One person has died and two others have been hospitalized in an outbreak of Legionnaires’ disease in Co-op City in the Bronx- the same neighborhood where an outbreak of Legionnaires’ disease killed 12 people and sickened more than 100 others in 2015.
City health officials said that the three cases were from three connected buildings in the Co-Op City neighborhood within the last 12 months. All of the patients had underlying medical conditions. Two of them were hospitalized and released. One of them has passed away.
Health Officials Warn Older Adults “Don’t Shower”
Legionnaires’ disease, a severe, sometimes fatal form of pneumonia, is transmitted when the vapor or mist of water contaminated with Legionella bacteria is inhaled. The disease poses a greater risk for adults over 50, those with underlying medical conditions and those with weakened immune systems. To minimize the health risk to this group, health officials have warned residents of the affected building(s) to avoid showering until the investigation has been completed, but said tap water in the building is safe to drink.
In 2015, the outbreak was linked to the cooling tower of the Opera House Hotel. This building does not have a cooling tower, so health officials are conducting an inspection of the building’s plumbing system.
How is Legionnaires’ Disease Spread?
Legionella bacteria are found naturally throughout the environment, usually in water. When droplets of contaminated water are inhaled, people become sick. Legionnaires’ disease is not transmitted through person-to-person contact.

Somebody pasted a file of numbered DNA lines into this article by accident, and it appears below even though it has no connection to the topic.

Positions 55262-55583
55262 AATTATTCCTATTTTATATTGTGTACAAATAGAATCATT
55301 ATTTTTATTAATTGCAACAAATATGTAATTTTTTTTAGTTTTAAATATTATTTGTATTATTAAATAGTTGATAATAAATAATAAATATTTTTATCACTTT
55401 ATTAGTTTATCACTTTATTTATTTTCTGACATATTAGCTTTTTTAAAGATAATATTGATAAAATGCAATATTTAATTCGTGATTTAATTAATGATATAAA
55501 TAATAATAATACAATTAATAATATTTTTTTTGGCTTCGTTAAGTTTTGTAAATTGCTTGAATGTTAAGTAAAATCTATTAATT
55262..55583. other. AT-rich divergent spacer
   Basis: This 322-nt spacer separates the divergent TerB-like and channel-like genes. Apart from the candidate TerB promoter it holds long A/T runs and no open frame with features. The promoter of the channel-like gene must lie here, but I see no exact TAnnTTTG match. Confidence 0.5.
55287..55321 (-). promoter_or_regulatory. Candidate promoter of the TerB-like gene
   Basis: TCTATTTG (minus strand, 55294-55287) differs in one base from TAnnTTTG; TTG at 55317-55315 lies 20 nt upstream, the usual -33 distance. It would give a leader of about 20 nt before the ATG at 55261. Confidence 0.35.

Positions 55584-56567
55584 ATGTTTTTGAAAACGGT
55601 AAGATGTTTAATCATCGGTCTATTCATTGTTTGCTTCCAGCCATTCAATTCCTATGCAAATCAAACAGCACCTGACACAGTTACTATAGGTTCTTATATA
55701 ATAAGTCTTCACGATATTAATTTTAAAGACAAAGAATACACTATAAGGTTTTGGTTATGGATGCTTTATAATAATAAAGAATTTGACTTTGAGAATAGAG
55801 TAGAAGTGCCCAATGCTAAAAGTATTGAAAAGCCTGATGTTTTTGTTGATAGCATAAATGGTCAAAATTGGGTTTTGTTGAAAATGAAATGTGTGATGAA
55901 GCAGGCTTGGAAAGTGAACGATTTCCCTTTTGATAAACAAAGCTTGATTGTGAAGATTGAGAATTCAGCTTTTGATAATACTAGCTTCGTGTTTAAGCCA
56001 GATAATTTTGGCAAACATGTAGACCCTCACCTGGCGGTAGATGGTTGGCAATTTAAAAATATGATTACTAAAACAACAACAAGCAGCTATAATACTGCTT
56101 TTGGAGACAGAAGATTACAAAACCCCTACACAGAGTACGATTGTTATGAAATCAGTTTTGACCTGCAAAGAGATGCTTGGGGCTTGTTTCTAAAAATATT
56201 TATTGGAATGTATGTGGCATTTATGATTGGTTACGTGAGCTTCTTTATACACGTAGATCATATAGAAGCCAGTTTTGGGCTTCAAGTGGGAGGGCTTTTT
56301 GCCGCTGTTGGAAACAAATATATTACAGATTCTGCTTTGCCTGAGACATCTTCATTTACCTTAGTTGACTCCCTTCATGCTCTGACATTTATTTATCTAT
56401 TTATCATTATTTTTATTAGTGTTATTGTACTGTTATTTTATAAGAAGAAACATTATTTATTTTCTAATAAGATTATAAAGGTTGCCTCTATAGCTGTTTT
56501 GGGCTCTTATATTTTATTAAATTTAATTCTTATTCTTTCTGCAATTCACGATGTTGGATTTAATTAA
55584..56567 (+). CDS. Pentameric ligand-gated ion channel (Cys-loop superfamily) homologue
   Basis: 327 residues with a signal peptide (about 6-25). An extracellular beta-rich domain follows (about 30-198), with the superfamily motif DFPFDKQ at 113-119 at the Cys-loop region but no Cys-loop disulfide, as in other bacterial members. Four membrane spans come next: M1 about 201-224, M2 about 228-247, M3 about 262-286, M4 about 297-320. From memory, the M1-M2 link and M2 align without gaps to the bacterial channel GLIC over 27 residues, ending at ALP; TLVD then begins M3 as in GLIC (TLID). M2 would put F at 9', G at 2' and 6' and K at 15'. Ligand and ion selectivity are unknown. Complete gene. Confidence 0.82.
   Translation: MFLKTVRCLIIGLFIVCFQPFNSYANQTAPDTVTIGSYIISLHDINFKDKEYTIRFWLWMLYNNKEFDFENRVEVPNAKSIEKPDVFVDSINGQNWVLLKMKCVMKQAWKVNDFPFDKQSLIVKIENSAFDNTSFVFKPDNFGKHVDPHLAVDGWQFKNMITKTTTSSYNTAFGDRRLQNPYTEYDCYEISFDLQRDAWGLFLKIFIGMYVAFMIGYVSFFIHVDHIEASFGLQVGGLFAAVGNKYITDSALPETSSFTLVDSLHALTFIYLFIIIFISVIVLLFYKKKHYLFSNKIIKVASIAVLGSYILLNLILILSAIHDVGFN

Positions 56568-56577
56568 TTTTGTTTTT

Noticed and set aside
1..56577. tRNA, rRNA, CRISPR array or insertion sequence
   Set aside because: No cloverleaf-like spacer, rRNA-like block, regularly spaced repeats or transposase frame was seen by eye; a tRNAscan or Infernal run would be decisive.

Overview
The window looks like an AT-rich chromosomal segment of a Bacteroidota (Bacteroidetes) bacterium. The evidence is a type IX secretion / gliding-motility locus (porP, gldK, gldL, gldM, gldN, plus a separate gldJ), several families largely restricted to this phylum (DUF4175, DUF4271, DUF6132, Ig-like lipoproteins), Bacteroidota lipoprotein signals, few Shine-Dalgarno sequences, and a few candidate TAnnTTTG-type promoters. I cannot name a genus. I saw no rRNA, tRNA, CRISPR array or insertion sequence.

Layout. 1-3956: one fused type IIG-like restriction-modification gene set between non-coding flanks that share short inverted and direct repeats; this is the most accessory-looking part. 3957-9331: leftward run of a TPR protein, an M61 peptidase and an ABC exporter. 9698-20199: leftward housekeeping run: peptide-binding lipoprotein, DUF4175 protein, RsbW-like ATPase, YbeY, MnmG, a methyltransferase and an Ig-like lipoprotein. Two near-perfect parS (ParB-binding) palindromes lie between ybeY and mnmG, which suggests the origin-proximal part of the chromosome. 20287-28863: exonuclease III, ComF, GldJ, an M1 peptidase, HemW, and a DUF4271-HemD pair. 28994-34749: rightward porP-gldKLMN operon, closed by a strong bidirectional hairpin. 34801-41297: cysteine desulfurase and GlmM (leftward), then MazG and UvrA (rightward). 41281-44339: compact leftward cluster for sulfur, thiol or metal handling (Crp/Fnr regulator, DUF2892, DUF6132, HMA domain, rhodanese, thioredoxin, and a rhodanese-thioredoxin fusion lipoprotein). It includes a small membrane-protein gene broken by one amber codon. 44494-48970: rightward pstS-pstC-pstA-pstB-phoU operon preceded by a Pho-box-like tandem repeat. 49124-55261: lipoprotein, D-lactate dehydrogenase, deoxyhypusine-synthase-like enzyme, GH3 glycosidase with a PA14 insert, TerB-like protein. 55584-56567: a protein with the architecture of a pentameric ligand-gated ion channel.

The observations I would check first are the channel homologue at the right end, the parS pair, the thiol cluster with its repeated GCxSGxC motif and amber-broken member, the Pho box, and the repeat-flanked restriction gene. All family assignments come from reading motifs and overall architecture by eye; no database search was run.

Symptoms of Legionnaires’ disease include:
- High fever
- Muscle aches
- Shortness of breath
These symptoms usually set in between two and 14 days after exposure and last about a week. Legionnaires’ disease must be treated with antibiotics and hospitalization is frequently necessary. Nationwide, about 6,000 cases of Legionnaires’ disease are each year. About 10 percent of all cases are fatal.
Outbreaks of Legionnaires’ disease are usually associated with the kind of large plumbing or air conditioning systems usually found in hospitals, hotels and apartment buildings and on cruise ships; hot tubs, and decorative fountains, according to the Centers for Disease Control and Prevention (CDC).
Sometimes, when people breathe in water vapor that is contaminated with Legionella bacteria they develop a more mild form of Legionnaires’ Disease called Pontiac Fever.
Pontiac Fever, a Milder Form of Legionnaires’ Disease
Unlike Legionnaires’ disease, Pontiac Fever is never fatal and almost never requires hospitalization. Its symptoms develop more quickly, usually within 24 to 72 hours of exposure, and are similar to flu symptoms. They include:
- Body Aches
2015 Co-Op City Legionnaires’ Disease Outbreak
The cooling tower of the Opera House Hotel, located in Co-Op City in the Bronx, was the source of a 2015 Legionnaires’ disease outbreak that killed 12 people and sickened more than 100 others. Laboratory testing linked the Legionella strain found in the Opera House Hotel cooling tower with the strain found in patients.
Health officials investigating the current outbreak will be taking samples from the plumbing system of the building and testing them to see if any are positive for the strain of Legionella found in the three patients identified in this outbreak.
The Legionnaires’ disease attorneys at Pritzker Hageman represent clients who have been sickened and families who have lost loved ones in Legionnaires’ disease outbreaks nationwide. Attorneys Fred Pritzker and Eric Hageman are our lead lawyers for these cases. You can contact them at 1-888-377-8900 or use our online free consultation form.